The Hair Salons Doubling as Safe Spaces for Sex Ed

By Roselyn Odeh, Deputy Team Lead, DISC project Nigeria  

It’s a scene right out of a movie: a hair salon where amidst manicures, pedicures, hair dryers and straighteners, women chat freely about things that matter to them; or a group of men at the barbershop cracking jokes and laughing, talking through a myriad of topics as they get their hair cut 

That is the atmosphere the Delivering Innovation in Self-Care (DISC) team re-created at a recent National Youth Service Corps (NYSC) camp in Nigeria. Convened three times a year, the NYSC seeks to involve Nigerian university graduates in the development of the country and to bring about national unity. Part of the process involves three-week camps that take place across the country’s 36 states, where young people are supported with different skills.    

This year, as part of the DISC project, we set-up self-care lounges at the camps in Oyo and Kaduna states, where young women safely interacted with peers to learn more about sexual and reproductive health (SRH) products and servicesThe lounges, like a hair salon, offered a safe space for the young women, most of whom are potential new mothers or mothers looking to space their births. The manicures and pedicures helped to make them comfortable and talk openly about SRH, something they rarely do at school or at home. Many women we spoke to have very little knowledge about SRH, yet they are at an age where the decisions they make today are likely to influence the rest of their lives.  

Early research conducted by DISC is showing us that when it comes to SRH, women seek convenience and privacy and—even though they might not label it that way—power, the ability to make decisions for themselves. With that in mind, we’re positioning contraceptive self-injection as a product that offers women that convenience (since it’s injected only every three months), privacy (since a woman can self-inject in her home once she’s been trained) and, perhaps most importantly, power. At the camp, some women adopted it on the spotqualified providers taught them how to self-inject and gave them the information they needed to utilize it in the future. Others left with information and knowledge that will hopefully inform their future decision-making.  

While at the booth, women were also able to access counseling services and had the opportunity to openly discuss SRH and learn about a range of family planning options. We also trained a sub-set of peer ambassadors not only on SRH, but also on communication skills so that they can in turn share knowledge, information, and power with other women during the NYSC program and beyondThe DISC WhatsApp companiona digital health chatbot, proved to be the ideal segue for our ambassadors to link their peers with credible SRH information. At the camp, they were familiarized with the content and the operations of the digital tool so that they could train others on its use.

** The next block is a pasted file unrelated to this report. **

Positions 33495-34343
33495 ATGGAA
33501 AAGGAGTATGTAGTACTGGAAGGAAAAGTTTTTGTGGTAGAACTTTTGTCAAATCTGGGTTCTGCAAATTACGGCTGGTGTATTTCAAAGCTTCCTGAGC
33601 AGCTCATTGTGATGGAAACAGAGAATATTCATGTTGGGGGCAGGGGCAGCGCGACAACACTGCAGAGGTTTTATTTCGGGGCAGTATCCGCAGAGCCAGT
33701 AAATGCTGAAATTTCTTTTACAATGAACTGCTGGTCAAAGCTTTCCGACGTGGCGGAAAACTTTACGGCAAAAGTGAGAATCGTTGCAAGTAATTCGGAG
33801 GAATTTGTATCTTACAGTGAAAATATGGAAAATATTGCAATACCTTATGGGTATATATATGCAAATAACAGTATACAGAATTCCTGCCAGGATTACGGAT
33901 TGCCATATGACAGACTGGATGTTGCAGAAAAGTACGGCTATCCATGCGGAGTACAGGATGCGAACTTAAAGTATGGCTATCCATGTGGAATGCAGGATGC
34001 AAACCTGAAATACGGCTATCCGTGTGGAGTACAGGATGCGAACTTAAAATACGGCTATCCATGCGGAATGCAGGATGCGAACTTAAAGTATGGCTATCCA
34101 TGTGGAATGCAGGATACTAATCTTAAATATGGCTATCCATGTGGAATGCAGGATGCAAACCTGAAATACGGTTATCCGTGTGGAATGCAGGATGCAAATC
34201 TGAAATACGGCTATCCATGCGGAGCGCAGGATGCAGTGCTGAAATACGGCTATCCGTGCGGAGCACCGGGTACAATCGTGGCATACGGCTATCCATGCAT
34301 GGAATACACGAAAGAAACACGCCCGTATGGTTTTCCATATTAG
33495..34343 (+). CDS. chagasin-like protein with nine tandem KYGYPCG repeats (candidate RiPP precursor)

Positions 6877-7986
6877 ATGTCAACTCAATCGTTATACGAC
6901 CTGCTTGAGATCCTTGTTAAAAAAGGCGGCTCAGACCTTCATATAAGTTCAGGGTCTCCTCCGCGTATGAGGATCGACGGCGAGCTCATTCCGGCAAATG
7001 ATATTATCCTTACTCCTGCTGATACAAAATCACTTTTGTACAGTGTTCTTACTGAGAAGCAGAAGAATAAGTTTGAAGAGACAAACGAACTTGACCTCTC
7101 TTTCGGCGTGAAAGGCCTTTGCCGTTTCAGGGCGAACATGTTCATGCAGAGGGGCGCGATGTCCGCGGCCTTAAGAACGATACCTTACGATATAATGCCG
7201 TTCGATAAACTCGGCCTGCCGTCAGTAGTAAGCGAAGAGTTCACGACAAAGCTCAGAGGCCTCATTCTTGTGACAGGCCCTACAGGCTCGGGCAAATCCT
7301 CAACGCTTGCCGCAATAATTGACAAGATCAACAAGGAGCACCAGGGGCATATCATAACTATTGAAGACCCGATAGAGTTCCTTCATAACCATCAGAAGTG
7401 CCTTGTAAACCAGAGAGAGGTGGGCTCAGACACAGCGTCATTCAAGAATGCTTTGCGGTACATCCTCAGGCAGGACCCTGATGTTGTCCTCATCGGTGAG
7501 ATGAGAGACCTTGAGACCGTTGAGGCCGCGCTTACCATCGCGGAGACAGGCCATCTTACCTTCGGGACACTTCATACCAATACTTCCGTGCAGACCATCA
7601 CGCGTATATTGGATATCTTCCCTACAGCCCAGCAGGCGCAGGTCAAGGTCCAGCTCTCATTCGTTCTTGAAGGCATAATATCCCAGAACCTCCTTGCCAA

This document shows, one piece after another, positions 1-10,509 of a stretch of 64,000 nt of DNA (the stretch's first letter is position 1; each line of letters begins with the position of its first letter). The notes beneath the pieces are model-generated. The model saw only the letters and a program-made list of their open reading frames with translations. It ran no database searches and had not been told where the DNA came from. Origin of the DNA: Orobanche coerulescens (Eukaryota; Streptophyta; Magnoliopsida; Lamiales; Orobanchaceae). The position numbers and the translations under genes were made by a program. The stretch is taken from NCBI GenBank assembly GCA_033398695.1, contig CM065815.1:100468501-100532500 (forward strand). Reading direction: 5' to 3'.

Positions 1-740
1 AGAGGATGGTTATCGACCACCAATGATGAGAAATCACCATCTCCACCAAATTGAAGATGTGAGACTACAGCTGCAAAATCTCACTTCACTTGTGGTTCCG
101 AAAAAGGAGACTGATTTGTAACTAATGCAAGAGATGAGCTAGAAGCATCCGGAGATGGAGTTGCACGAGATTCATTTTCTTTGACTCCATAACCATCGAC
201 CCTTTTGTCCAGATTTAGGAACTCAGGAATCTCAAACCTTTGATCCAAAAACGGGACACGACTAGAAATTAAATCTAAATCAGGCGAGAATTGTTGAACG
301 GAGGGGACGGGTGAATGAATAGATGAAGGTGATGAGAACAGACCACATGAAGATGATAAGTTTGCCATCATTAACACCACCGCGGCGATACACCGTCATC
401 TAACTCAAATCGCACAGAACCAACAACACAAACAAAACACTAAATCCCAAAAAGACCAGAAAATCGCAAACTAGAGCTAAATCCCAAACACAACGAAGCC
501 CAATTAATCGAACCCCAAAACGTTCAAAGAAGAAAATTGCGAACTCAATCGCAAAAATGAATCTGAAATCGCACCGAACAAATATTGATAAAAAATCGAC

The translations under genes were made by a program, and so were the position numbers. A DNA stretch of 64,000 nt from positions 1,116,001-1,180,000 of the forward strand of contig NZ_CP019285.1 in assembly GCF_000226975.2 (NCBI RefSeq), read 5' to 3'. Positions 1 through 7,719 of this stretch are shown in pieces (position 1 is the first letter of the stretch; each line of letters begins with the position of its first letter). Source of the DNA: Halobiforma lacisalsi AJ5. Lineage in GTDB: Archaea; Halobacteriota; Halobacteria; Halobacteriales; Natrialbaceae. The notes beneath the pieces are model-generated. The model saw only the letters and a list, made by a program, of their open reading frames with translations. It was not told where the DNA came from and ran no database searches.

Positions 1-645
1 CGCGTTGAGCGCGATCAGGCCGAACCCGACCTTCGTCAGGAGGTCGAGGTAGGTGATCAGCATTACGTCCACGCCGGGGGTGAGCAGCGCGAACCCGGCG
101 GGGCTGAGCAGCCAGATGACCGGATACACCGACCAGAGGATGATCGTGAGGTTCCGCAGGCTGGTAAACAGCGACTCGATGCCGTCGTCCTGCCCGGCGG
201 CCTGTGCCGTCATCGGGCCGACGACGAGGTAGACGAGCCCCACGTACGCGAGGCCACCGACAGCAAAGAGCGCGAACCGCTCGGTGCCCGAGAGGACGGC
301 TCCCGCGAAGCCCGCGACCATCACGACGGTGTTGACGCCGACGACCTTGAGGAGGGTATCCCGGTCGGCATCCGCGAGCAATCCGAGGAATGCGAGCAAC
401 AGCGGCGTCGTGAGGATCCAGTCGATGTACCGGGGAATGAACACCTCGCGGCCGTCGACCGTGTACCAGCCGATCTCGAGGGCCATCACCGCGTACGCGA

After enrollment on the digital companion, women can use it whenever they need it. The ambassadors and their peers continue to share it. To date, DISC has seen over 3,000 people visiting the WhatsApp Companion landing page. 

Encouragingly, it was not just the women who wanted to learn about self-care and SRH. During our mass sensitization sessions at the camps, we found that the young men also wanted to be involved. 

A young man we interacted with during one of the sessions shared that his sister passed away while dealing with unplanned pregnancy complications as a result of poor SRH knowledge. He was devastated and did not want his other siblings to end up in the same situation. He, like many of the other men in the camp, shared their stories and expressed their interest in educating their peers on matters related to SRH. This enthusiasm on the part of men was heartening, and resonates with our approach at DISC, where we recognize that women do not exist in a vacuum and understand that she needs support from her partner, family, and community in order to exercise her voice and power and achieve her SRH goals.   

Over the yearswe have found ways to reach out to men in various communitiesIn Northern Nigeria, for example, men will often sit and chat at barbeque areas, known as ‘suya spots’, or tea stands known as mai-shayi’, by the neighborhood mosques in the evenings after prayers in their majalisa (age-grade)We’ve trained individuals within those close-knit groups to talk to their peers about family planning and SRH. In some instances, men even bring their wives so that they too can learnThese conversations open the door for larger and more influential groups to learn about SRH.  

Women make up 49% of the population in Nigeria. If they feel supported to make the right decisions for themselves and their families, they can be a powerful force towards improving SRH outcomes in the country. And we’re likely to witness even better outcomes when we also engage men in the process. Armed with knowledge and access, they can steer themselves and their peers in the right direction, and support their wives, sisters, and mothers. The NYSC camps is just one of several strategies we will be employing over the course of this project to reach women, and men, with the information and support they need to be the change agents of their own sexual and reproductive health.  

 

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